Thursday, January 28, 2010


There is already a lot that has been said about Apple's new tablet. A surprising amount of it is negative. Or perhaps, it isn't that surprising given all the conflicting wishes that people had for this device.

The history of the tablet based computing devices has been in itself underwhelming. It is a conceptual device that has a certain amount of visceral appeal, but the compelling functionality and cost hasn't been there. Apple tried once with the Newton, and learned a lot from the experience.

It is very hard to deploy a new user interface that employs new modalities for use. Newton's concept that everything was a database is a very forward thinking idea (and is still somewhat alive in apple's search technology) but required some shift in thinking. Microsoft chose to simply deploy a "tablet enhanced" version of windows as it's solution, which buried the devices with design decisions that assumed a keyboard and mouse, thus the predominance of "convertible" tablet/laptop devices. Pure Windows based tablets with no keyboard simply aren't that popular (I know, I had one and gave it away).

Apple wisely built on what they already do well. The iPad really is just a bigger iphone/itouch. I have heard many complaints about that. Apple has a methodology where it appears that their products are often revolutionary, but in essence they are not - they are simply the result of informed design decisions and paying attention to what and does not work - learning from other's mistakes. There were many digital music players before the iPod, but Apple made a critical decision to not just make the device a pleasure to use, but more importantly - provide a sensible way for users to manage their content on their devices via a computer. Most of the software that shipped with other players, and even microsoft's own media management software, was dreadful. To Microsoft's credit, it has improved quite a bit - but only because Apple pushed them to do it.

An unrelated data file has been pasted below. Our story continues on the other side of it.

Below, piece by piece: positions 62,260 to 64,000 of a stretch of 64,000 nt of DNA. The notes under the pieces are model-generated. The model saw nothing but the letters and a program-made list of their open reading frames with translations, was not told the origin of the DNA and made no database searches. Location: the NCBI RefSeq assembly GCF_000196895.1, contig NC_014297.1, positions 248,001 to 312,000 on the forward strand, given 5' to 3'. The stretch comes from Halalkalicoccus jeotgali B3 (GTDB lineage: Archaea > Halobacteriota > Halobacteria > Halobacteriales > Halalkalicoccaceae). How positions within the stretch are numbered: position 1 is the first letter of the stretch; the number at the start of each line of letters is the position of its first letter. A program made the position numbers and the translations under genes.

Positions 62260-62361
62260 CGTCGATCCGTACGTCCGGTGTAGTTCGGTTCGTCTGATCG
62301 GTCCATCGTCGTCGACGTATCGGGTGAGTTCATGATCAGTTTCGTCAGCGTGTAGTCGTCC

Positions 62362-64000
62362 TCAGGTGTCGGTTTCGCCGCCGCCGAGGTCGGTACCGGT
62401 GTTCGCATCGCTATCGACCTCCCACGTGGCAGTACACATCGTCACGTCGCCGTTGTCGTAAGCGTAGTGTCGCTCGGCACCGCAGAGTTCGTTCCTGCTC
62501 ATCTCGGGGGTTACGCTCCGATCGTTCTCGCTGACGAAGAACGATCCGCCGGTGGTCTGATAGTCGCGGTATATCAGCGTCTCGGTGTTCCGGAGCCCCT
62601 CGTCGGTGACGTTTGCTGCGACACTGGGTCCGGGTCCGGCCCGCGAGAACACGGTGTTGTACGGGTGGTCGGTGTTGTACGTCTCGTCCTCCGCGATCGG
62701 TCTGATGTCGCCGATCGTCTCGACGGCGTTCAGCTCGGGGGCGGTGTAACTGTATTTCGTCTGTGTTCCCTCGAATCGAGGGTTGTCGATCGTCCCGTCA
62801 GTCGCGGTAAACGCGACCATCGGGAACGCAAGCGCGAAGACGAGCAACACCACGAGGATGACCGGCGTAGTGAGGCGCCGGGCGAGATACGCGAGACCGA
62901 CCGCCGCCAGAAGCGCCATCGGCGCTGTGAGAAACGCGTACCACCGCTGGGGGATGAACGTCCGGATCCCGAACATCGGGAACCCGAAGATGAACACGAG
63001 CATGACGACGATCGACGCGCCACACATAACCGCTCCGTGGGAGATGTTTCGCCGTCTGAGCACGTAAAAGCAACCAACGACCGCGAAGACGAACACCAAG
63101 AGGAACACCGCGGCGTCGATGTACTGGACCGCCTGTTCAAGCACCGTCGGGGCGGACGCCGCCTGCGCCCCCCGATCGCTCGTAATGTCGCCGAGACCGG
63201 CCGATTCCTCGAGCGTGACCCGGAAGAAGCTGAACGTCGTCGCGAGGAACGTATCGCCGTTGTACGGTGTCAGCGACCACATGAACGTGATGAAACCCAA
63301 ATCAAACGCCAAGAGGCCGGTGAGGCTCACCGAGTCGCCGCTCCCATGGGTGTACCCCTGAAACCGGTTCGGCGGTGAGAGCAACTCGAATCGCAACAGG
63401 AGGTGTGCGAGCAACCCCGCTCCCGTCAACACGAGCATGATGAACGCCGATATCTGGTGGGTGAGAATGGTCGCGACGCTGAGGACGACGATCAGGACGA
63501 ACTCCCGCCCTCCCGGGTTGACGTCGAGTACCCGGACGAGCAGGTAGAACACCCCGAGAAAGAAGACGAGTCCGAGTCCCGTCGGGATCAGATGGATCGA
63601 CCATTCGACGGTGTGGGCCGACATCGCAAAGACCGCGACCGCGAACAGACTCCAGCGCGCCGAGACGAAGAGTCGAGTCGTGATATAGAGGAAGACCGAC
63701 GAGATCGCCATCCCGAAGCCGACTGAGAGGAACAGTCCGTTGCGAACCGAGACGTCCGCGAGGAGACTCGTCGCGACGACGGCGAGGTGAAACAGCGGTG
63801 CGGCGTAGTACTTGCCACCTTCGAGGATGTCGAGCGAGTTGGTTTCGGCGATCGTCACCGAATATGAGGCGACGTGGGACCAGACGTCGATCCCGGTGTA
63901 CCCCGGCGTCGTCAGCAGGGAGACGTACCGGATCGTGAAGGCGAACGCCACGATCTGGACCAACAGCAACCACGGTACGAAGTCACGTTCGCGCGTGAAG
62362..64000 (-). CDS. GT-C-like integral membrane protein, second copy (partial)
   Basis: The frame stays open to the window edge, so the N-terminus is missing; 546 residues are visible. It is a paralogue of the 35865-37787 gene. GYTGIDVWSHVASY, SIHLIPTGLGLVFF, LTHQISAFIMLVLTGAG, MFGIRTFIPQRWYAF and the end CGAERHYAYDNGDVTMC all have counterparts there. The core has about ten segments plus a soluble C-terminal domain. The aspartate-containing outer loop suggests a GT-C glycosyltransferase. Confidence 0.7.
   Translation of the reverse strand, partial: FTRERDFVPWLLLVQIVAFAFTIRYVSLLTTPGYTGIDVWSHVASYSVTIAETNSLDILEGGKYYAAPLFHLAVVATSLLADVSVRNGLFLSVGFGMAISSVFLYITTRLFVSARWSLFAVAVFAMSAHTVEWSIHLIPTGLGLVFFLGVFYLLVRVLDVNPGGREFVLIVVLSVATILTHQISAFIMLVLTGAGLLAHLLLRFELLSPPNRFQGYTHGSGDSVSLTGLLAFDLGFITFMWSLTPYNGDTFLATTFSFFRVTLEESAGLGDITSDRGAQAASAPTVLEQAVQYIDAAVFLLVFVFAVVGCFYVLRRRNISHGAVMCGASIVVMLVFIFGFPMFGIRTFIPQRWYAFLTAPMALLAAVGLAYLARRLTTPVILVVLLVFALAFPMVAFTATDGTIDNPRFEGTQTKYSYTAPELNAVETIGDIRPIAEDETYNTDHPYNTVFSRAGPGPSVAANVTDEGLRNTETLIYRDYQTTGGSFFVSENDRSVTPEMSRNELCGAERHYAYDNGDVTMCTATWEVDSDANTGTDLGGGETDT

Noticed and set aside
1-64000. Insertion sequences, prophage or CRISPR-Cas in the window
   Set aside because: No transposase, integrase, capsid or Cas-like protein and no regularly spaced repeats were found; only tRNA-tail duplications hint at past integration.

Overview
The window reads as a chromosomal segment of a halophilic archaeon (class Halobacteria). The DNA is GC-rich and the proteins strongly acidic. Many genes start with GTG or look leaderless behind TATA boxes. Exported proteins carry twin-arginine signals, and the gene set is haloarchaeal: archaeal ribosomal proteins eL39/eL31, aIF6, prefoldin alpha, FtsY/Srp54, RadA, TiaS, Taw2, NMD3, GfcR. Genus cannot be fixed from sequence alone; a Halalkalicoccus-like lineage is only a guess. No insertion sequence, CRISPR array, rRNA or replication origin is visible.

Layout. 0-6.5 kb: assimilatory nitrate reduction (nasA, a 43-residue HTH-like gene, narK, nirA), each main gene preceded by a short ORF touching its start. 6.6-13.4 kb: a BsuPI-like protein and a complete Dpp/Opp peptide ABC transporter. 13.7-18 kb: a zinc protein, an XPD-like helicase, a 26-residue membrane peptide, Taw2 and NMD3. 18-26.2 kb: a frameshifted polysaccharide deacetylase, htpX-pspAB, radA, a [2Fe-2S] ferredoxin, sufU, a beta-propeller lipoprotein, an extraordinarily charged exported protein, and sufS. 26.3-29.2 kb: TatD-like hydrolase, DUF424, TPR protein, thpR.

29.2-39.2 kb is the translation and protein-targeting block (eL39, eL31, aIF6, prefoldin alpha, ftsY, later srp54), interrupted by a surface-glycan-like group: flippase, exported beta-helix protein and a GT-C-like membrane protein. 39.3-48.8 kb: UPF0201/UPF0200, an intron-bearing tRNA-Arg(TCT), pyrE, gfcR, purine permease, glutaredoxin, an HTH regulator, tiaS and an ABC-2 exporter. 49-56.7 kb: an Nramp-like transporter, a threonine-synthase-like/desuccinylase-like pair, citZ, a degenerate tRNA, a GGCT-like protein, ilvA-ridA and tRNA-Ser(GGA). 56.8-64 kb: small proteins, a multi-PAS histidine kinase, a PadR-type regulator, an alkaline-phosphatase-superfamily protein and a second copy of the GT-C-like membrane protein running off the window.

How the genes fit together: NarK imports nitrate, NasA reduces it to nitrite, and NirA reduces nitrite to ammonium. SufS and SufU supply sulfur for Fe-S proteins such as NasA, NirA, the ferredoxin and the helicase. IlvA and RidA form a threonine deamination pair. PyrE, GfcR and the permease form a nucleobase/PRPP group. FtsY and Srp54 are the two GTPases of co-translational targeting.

There are a tremendous number of potential developers for the device. For some, it will mean nothing more than tweaking code. For others, the additional screen area will allow them to do things that they previously could not have imagined. No one has start over, and the clearly defined interaction and look and feel guidelines in place, combined with a good development environment and a way to directly market your applications makes the device even more attractive.

The tablet is not a replacement for a laptop. Everyone has tried to make that happen and has failed. Apple made the intelligent choice to not make a diluted device that tries to serve many needs, but does none of those well. Pricing in this light is critical; it can't cost the same as a laptop because people won't buy it. As it is, it is a bit too expensive for a device that competes with a laptop for someone's dollars.

I own a desktop, a laptop and a netbook. I will be replacing the netbook with an iTablet because it more closely maps to what I was using the netbook for, which was couch surfing, taking a lightweight and compact device with me that could display web pages better than my iPhone, and looking at images I just show with my camera. For these limited (but frequently used on my part) needs, the iTablet actually fits the bill.

It doesn't have multitasking. That requires more horsepower, which equates with less battery life and additional cost. Limited background tasking would be nice though, and it is not a foregone conclusion that this won't show up at some point. It doesn't have a camera, which I wish it had for teleconferencing.

I do look forward to see what Apple does in publication space. I hope to be able to subscribe to digital version of magazines for the device. Part of my hesitancy in subscribing to magazines these days is the paper. I am willing to pay for access to high quality, editorially vetted content - beyond the stuff I can already get from blogs for free - which is of widely variable quality. I want high quality imagery and good writing from someone who truly knows their subject, and has made writing about these subjects their primary career. There is a decided difference here - and I am optimistic that people will pay for it, just like they will pay for professionally performed music and film/video.

I do think everyone who is crashingly negative about the iPad is jumping the gun. They haven't even touched one yet. It needs to be given a year or so to see where it settles. It may never be the major success story that the iPod/iPhone has, but my guess is that it will sell fairly well.

I plan on buying one.

Monday, January 11, 2010

Irony is Dead. Hal has an OLPC.

No kidding. Really. It is just as bad and good as I thought. Tragically already outdated. It is sluggish and at times flaky. And cute as hell.

I am spending time with it to be objective about works and what does not. It is an interesting design challenge, and I admit I can't be totally fair as my adult expectations will color things. I have already been a bit disappointed, and a couple of times been impressed (the way that networking is handled is very clever). I want to take this as an opportunity to step into the heads of the people who put this together and hopefully learn something.

Here's a help ticket worth reading: